57. 57. COMMON CAUSES OF CASTING FAILURE problem Possible causes 1.Rough casting 2.Large nodule Improper finishing of wax pattern Excess surfactant Improper w/p ratio Excessive burn out temperature Air trapped during investment procedure
  58. 58. problem possible causes Multiple nodules Nodules on occlusal surface Marginal discrepancy Suck back porosity Inclusion porosity Inadequate vacuum during investing Improper brush technique Lack of surfactant Excessive vibration Wax pattern distortion uneven expansion Improper pattern position narrow long sprue Particle of investment dislodged during casting
  59. 59. problem Possible causes fins Increased w/p ratio Pattern too near edge of the investmment Premature heating Too rapid heating
  60. 60. BACK PRESSURE POROSITY  entrapped air porosity seen on the inner surface of the casting produce large concave depressions  Inability of the air in the mold to escape through the pores in the investment  The entrapment is found on the cavity surface of the crown
  61. 61. INCOMPLETE CASTING  Molten metal is prevented in completely filling the mold  Insufficient venting  High viscosity of fused met  Mold is filled and alloy is solidified in 1 sec yet it is quite soft during early stages.
  62. 62.  Incomplete elimination of the wax residue from the mold  Pores in the investment gets filled and air cannot be vented completely.  Margins are rounded and quite shiny rather than dull ,this is due to the strong reducing atmosphere created by carbon monoxide left by the residual wax.
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  65. 65. TRIMMING PROCESS OF REMOVING EXCESS MATERIAL BY CUTTING OR GRINDING A MATERIAL WITH ROTARY INSTRUMENTS TO PROVIDE A DESIRED ANATOMIC FORM Finishing Process of removing surface defects or scratches created during the contouring process, through the use of cutting or grinding instruments or both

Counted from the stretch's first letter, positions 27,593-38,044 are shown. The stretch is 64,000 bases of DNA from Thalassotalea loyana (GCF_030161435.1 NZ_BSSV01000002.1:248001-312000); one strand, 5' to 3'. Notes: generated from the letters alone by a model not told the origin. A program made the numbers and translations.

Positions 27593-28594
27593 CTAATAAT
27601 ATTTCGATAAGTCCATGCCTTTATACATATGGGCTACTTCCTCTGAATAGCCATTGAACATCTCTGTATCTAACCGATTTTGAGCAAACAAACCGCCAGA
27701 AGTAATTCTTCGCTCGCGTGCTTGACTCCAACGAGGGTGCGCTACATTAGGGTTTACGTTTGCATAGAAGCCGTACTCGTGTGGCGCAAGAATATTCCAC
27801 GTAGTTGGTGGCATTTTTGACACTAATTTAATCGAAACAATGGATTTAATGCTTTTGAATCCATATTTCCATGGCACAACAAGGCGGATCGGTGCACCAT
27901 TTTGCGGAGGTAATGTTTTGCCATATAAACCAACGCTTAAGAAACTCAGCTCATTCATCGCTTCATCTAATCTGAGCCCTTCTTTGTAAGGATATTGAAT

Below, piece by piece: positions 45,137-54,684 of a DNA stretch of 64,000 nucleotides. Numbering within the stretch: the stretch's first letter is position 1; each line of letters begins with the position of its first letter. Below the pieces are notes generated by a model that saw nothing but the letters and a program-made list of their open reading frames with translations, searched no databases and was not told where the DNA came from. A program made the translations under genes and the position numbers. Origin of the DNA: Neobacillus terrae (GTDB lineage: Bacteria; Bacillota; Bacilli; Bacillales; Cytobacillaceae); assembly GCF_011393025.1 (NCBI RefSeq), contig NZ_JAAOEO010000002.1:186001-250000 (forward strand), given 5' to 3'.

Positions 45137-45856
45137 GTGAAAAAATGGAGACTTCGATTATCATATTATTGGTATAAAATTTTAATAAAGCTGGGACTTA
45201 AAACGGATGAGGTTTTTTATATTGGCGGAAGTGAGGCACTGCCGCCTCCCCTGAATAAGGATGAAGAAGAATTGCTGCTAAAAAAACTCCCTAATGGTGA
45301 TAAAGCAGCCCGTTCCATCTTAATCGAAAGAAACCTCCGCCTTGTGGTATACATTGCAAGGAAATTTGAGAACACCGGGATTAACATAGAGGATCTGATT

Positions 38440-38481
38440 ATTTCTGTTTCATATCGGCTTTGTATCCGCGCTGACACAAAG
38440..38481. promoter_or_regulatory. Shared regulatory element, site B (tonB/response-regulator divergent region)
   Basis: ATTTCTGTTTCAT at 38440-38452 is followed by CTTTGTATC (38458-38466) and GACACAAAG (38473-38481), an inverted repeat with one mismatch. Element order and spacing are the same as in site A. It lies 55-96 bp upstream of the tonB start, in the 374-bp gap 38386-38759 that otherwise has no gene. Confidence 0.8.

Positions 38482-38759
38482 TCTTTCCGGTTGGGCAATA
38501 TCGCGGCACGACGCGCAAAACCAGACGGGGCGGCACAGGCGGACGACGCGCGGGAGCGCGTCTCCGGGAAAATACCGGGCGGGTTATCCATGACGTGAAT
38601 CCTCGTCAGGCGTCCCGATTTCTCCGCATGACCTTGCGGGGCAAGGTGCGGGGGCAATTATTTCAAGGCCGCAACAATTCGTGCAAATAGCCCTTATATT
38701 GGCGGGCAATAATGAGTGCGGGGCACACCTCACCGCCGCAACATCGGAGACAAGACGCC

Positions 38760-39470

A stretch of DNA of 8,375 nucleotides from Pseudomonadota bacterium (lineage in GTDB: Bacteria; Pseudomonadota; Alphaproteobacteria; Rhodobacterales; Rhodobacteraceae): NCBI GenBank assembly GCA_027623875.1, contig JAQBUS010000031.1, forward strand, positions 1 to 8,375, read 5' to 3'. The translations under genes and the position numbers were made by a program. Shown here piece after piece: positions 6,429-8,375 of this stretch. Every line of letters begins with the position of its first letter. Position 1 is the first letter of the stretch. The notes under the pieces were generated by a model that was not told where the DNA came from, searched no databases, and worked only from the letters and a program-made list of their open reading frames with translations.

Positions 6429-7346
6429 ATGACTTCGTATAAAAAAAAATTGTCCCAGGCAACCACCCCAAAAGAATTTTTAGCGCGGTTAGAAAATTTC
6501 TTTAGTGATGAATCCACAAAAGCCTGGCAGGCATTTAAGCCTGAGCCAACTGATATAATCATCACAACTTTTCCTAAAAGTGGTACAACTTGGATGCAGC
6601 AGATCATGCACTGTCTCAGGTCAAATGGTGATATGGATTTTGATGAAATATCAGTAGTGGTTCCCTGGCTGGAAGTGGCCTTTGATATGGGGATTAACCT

66. 66.  The technique of finishing and polishing castings is a systematic reduction of surface irregularities.  The finished casting must maintain the fundamental requirements of fit ,form, function,and marginal integrity
  67. 67.  Ease in finishing a casting depends directly on the quality of wax pattern,the investing technique,and the casting technique  The smoother the wax pattern ,the smoother the casting;the denser the casting,the easier the finishing
  69. 69. Divested casting is sand blasted with 90-120µm alumina
  70. 70. Castings after sand blasting
  71. 71. Equipment
  72. 72. ARMAMENTARIUM Initial gross trimming instruments
  73. 73. Stones for smoothening the rough marks left by trimmers
  74. 74. Wire brushes, rubbers and bristle brushes for finishing
  76. 76. RECOMMENDED SEQUENCE FOR FINISHING OF A CAST RESTORATION  Zone 1. Internal margin  Zone 2. Internal surface(INTAGLIO)  Zone 3. The sprue  Zone 4. Proximal Contacts  Zone 5. Occlusal Surface  Zone 6. Axial Walls  Zone 7. External Margins